Be whoever the heck you want to be.
Beat Down gives you five possible avatars to choose from, but that only dictates their fighting style and the color of your skin. Once you get a little cash under your belt (if you choose to wear one), then you can go shopping for clothes, accessories, or that new face you always wanted. After a quick haircut and a nose job your character won't even resemble the one you started with, though you can revert back at any time if you choose.
From lip piercing to a choice of lips, Beat Down has the most extensive appearance customization ever dropped into a videogame, at least until Saint's Row is released. These changes also lower your wanted level with both the police and the mafia, avoiding unwanted harassment and possible arrests. Though you won't have to spend money every time to drop the heat, since switching to an old outfit can also throw them off your trail. If you get tired of the choices available, go out and interrogate some thugs to score some shop upgrades...by beating them down, of course.
You spend the entire game smacking the snot out of people, but surprisingly Cavia kept coming up with new and sometimes interesting excuses to turn someone's face into an anchovy pizza, extra sauce. The seven chapter treatment of betrayal and revenge that makes up the main storyline will only take you about four to five hours to blow through, even less if you master the fighting system early on. What ends up being the bulk of the Beat Down experience is working on your sub-missions and blacklist. The fifty sub-missions consist of relatively short term objectives with big payoffs. Some of them are no more than go to a certain place and beat the tar out of a certain punk, while others get a bit more creative, like where you have to deliver a ticking time bomb that will go off if an enemy so much as taps you. You need to grab them while they're available, however, because uncompleted missions don't carry over to the next chapter.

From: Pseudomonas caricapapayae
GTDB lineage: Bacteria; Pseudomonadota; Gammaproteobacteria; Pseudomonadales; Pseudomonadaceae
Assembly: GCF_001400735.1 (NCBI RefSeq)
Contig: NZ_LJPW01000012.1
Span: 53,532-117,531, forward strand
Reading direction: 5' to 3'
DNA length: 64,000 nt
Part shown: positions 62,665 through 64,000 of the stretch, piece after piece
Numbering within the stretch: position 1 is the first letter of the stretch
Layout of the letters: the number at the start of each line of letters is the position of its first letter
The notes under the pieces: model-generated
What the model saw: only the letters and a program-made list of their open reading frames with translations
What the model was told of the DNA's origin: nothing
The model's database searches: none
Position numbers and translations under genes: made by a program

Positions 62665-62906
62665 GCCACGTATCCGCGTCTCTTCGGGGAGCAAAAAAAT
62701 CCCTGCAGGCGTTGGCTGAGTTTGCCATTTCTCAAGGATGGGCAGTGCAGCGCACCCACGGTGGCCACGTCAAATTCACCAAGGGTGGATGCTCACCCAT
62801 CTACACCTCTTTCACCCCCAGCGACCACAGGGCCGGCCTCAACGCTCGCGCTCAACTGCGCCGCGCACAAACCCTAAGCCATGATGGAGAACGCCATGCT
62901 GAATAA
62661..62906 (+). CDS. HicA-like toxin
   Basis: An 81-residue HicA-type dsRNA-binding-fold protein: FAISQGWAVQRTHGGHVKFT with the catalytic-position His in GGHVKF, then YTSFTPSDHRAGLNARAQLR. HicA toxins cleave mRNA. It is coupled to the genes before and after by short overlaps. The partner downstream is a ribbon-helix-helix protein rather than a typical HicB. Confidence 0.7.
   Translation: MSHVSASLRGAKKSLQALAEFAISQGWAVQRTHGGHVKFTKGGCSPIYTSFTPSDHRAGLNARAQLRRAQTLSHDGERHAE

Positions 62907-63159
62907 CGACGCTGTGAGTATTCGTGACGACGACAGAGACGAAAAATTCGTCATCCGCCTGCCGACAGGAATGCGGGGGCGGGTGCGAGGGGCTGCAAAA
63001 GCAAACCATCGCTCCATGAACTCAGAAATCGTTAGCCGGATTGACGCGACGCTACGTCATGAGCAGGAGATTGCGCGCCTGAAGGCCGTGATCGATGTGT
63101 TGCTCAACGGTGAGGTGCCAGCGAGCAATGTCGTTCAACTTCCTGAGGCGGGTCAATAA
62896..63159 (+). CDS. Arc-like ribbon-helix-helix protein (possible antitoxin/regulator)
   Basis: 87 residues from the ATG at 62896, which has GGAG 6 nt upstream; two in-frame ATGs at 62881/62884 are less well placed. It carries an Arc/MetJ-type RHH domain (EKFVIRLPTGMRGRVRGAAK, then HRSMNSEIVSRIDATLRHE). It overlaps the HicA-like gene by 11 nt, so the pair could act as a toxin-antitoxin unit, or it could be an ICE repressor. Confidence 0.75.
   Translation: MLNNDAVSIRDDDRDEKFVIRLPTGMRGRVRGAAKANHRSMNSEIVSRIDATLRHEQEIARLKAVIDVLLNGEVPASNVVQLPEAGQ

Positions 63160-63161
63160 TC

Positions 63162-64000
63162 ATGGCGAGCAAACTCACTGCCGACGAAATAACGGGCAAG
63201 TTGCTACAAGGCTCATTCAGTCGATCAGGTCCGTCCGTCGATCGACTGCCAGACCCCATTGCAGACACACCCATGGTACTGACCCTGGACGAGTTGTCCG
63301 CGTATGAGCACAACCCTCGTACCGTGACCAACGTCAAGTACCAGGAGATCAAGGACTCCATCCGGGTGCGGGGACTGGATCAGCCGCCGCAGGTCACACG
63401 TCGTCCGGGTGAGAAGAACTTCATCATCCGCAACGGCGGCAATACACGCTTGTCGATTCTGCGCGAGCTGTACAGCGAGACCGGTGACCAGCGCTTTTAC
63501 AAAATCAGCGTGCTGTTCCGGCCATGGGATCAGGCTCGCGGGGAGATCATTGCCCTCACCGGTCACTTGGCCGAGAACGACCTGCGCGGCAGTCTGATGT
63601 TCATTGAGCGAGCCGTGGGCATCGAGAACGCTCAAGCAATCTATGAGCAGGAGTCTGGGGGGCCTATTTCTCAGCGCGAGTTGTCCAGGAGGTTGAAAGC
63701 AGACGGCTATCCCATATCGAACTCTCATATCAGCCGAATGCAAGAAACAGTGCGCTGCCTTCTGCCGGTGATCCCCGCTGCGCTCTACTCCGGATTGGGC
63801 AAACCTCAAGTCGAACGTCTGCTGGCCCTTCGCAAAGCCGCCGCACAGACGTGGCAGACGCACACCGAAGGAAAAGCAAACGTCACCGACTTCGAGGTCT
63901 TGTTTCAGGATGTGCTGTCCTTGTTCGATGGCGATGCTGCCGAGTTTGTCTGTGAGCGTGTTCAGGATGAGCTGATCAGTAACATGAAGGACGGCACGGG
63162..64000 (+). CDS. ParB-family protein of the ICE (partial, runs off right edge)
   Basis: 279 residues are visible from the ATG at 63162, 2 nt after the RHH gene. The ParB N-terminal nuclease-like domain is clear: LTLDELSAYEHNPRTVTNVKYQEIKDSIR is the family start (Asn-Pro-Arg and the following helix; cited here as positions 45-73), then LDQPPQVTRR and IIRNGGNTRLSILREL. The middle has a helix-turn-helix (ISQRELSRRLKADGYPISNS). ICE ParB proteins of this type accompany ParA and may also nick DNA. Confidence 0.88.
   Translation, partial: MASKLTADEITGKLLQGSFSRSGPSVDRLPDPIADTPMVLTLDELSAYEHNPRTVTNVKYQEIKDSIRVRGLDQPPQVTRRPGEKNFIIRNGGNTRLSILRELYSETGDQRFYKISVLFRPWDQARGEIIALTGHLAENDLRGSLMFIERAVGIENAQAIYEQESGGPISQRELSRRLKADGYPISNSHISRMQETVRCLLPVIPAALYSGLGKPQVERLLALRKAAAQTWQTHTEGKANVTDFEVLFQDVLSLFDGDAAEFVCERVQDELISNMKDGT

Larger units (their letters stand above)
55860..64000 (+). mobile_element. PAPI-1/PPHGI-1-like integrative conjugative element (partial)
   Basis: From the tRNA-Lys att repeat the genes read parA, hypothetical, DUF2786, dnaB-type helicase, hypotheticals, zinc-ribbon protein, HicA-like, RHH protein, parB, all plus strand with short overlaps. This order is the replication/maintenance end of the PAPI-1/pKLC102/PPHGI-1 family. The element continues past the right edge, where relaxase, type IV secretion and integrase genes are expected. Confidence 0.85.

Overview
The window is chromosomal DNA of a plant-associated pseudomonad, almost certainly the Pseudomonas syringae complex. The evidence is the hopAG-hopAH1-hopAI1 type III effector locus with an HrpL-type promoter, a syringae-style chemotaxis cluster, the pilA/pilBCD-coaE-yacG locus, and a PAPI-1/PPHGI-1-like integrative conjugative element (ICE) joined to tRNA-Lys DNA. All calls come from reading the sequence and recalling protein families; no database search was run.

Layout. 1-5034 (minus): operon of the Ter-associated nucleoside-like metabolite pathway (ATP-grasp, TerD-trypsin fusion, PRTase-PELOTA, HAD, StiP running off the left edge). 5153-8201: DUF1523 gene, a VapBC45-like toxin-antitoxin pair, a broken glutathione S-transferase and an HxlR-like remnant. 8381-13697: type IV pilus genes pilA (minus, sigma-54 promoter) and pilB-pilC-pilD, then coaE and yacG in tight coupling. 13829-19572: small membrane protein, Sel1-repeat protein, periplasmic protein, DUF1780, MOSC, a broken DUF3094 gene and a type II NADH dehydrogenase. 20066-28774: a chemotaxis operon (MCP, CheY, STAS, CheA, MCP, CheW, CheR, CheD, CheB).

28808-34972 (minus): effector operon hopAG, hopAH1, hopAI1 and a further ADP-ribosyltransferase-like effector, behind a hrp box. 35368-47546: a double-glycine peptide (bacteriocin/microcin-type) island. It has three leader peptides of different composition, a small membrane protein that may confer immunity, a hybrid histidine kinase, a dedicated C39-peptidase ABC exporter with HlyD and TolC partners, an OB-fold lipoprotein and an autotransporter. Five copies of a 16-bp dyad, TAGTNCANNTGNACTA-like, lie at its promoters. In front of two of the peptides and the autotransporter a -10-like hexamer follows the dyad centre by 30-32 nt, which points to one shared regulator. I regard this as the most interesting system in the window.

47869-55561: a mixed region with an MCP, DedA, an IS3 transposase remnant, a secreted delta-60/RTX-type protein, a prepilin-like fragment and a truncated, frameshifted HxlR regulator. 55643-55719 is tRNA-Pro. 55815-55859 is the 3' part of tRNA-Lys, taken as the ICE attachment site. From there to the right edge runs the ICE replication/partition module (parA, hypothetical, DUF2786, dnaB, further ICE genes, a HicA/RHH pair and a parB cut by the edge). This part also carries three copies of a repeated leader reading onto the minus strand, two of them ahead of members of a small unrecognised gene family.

The blacklist keeps track of every thug and lowlife scum in the city, which you can recruit into your army after some not so friendly persuasion, or just add their cash to your own back account. The AI is pretty clever, from to using dropped weapons in brawls to making the game's limit of about a half dozen different fighting styles seem like five times as many. They even level up the more fights they get into, though for some reason, you aren't able to equip any of their items. The annoying thing about tracking them down, however, is certain thugs only appear in certain chapters, and even then there's a random chance for those that aren't story related. Adding how easily it is to just beat them instead of recruiting them... you see where I'm going with this. The fact that save points are few and awkwardly placed only raises the annoyance factor.